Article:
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5 Eco-friendly Ideas for Raising a Green Baby
Our second baby is set to make his debut in the next 2 months, and we are spending our weekends moving my daughter into the spare room, and turning her room into the new nursery. Since it has been almost 5 years since I setup a nursery, and I have become much more environmentally conscious since then, I am taking a lot of care to make eco-friendly choices with baby #2.
There are several small changes parents can make when raising a baby, to reduce energy use and the negative impact on our environment. Most of these things also end up saving money, so that is a huge bonus, too!
5 Eco-friendly Ideas for Raising a Green Baby
Use Energizer’s EcoAdvanced Batteries
The first idea is incredibly simple! When buying batteries for your baby’s swing, bouncer, monitor or toys, use a battery that is made with recycled batteries.
I discovered Energizer’s new EcoAdvanced batteries at Walmart while I was passing the Battery Center. Actually, my daughter grabbed a pack while she was in the cart! I have a feeling my mini-me may end up following in my eco-friendly footsteps!
Energizer’s EcoAdvanced are the first batteries on the market that are made using recycled batteries and materials – and it is now Energizer’s longest lasting alkaline ever. They’re available in AA and AAA, which is most likely what you’ll be using for toys and baby goods for your little one.
Use Cloth Diapers instead of Disposable
Don’t underestimate the amount of energy you can save by switching to cloth diapering versus disposable diapers, not to mention the monetary savings. The average parent spends between $1,500 – $2,500 on disposable diapers per child, versus around $300 – $1,000 for cloth diapering. The initial up-front cost of cloth diapering may seem more expensive, but if you consider that they will last through potty-training, and can be used for any subsequent babies, you can see how it can save a tremendous amount of money.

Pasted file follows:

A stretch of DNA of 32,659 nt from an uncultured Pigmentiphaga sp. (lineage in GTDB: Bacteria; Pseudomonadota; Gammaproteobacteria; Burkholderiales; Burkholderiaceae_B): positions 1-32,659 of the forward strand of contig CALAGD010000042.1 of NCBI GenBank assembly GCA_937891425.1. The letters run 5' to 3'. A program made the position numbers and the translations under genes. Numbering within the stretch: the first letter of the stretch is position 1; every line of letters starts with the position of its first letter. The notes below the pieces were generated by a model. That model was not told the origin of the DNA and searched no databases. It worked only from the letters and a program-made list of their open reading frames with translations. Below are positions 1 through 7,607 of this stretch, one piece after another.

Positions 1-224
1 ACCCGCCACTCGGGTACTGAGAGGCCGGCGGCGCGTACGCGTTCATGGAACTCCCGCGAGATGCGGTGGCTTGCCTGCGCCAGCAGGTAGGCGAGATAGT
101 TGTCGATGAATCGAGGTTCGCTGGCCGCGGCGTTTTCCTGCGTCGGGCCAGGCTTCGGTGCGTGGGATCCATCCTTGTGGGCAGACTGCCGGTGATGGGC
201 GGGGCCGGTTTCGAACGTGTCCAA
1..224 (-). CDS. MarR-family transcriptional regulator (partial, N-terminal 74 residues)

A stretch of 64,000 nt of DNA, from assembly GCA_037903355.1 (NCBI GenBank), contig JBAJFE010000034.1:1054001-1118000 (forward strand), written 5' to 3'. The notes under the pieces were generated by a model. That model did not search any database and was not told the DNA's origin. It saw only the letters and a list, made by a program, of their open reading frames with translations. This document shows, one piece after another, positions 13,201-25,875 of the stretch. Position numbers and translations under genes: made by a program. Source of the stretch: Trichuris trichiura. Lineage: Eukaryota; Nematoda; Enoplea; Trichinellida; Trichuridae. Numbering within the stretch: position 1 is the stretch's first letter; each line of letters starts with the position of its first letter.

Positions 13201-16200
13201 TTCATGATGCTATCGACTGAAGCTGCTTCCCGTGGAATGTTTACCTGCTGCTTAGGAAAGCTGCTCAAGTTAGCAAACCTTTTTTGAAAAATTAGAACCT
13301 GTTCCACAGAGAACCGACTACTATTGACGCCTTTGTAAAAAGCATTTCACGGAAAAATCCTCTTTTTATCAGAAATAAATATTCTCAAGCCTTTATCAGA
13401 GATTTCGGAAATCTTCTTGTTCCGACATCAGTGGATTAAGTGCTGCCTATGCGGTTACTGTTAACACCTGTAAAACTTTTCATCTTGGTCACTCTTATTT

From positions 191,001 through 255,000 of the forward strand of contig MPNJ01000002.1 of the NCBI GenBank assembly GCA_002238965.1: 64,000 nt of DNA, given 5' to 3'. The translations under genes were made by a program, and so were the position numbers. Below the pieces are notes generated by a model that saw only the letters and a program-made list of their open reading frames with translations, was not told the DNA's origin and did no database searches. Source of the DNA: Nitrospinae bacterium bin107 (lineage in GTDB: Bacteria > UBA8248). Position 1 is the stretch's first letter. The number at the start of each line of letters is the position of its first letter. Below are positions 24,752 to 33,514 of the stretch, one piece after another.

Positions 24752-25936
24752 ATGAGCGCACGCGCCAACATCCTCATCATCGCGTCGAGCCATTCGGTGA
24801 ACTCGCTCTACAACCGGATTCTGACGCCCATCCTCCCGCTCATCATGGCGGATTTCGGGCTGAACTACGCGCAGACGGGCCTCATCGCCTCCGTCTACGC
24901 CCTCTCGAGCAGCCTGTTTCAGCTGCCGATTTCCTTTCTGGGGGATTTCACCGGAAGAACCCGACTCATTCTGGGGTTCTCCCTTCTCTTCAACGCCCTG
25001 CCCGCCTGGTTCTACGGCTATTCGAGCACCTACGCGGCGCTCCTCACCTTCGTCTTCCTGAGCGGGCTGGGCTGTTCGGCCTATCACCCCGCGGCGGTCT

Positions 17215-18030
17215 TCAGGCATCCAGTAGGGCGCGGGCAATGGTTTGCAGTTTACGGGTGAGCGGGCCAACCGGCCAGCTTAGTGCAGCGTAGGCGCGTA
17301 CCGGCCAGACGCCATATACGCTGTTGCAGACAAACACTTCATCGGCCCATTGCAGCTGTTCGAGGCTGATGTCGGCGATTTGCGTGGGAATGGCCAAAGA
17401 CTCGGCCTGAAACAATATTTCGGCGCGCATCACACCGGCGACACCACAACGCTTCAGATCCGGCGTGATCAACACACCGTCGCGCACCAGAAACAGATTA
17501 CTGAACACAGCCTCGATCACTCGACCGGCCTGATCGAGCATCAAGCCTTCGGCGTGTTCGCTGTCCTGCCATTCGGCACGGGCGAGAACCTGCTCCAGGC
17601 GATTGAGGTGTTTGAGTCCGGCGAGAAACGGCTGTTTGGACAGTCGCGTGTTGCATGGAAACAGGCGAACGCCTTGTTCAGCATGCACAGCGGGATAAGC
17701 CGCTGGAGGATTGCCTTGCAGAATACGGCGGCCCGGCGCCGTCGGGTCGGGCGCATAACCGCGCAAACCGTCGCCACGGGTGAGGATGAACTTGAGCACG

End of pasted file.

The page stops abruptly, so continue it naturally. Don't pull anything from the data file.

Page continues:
And the obvious thing here is that cloth diapers don’t go to the landfill. As of 2013, an estimated 27.4 BILLION disposable diapers are consumed, in the U.S., per year (source).
If your daycare doesn’t allow for cloth diapering, you can find disposable diapers that are “earth-friendly”, in that they are nontoxic, hypoallergenic and chlorine-free.
Breastfeed, If Possible
I know that all women are not able to breastfeed, but if you can and are willing, breastfeeding is a wonderful way to provide numerous benefits for your baby, and reduce the amount of waste that goes into landfills.
The production of breastmilk is absolutely free, and creates no additional energy use by the mother. When a company has to manufacture, bottle and ship formula to a store, then the empty bottles of formula are thrown into the trash, you can see why breastfeeding is the more environmentally-friendly choice.
If you can’t breastfeed, try using an organic formula. Organic formulas are made with products that don’t contain pesticides and are GMO-free, so the ingredients are more environmentally-friendly than their non-organic counterparts.
Choose the Right Bath Products
On my blog, I talk a lot about the harmful chemicals present in many bath and beauty products, and the baby industry isn’t exempt from them! When selecting shampoos, body washes, oils and lotions, select products that are free from harmful chemicals, artificial fragrances and dyes. This will be better for your baby, and better for the environment! Plus, you’ll be supporting companies that are making environmentally-friendly choices in their manufacturing.
Buy Used Clothing
Baby clothes, especially in the beginning, are very seldom used until they’re worn out. Babies simply grow too quickly to really destroy clothing, so many of their articles of clothing are almost brand-new. You can save money and reduce waste by buying used baby clothing from thrift shops, garage sales, or see if a friend has some they are wanting to get rid of.
I have a friend who had a son a year ago, and she just gave me all of her son’s clothing! I didn’t have to spend a dime, and already have enough outfits and pajamas to last for the first 9 months, and all of the clothes are in pristine condition. When I am done with them, if my friend doesn’t want them back, I will pass them along to another mom, or donate them to Good Will.
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These are my eco-friendly ideas on raising a green baby, but I would love to hear your ideas! What green ideas do you have for raising babies?
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